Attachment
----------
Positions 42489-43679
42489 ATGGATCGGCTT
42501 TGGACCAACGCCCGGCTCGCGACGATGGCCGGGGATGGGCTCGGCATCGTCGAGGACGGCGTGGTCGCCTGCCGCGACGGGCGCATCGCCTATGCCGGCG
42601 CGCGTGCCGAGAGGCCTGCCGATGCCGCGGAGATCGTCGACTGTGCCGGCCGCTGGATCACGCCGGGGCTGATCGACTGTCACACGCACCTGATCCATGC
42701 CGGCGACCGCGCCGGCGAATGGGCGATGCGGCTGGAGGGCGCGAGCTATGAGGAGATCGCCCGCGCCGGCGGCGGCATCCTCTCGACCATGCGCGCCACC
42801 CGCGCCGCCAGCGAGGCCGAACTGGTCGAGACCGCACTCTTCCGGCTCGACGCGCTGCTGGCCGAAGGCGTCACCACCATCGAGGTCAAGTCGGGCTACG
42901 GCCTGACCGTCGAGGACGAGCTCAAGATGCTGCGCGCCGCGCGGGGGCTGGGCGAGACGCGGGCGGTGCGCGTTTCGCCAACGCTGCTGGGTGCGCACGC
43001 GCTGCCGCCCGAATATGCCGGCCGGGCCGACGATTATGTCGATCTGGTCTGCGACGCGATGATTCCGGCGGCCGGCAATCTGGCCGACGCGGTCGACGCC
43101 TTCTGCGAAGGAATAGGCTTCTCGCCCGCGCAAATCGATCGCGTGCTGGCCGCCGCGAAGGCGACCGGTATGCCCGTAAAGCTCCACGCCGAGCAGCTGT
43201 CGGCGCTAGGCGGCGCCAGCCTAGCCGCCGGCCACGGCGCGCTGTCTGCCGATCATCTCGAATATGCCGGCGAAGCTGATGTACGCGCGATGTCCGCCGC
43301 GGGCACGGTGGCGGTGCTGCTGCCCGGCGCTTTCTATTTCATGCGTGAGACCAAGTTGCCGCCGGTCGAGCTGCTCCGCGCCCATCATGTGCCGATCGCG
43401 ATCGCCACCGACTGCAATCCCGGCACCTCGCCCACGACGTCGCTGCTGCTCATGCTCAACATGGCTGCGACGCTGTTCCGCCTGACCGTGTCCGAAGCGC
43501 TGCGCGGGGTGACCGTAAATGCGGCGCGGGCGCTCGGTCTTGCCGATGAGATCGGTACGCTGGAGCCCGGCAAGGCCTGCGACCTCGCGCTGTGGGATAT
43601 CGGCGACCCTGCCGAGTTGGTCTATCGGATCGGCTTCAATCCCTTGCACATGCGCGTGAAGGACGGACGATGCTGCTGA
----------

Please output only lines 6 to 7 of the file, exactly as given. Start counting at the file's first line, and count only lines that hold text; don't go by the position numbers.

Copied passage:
42801 CGCGCCGCCAGCGAGGCCGAACTGGTCGAGACCGCACTCTTCCGGCTCGACGCGCTGCTGGCCGAAGGCGTCACCACCATCGAGGTCAAGTCGGGCTACG
42901 GCCTGACCGTCGAGGACGAGCTCAAGATGCTGCGCGCCGCGCGGGGGCTGGGCGAGACGCGGGCGGTGCGCGTTTCGCCAACGCTGCTGGGTGCGCACGC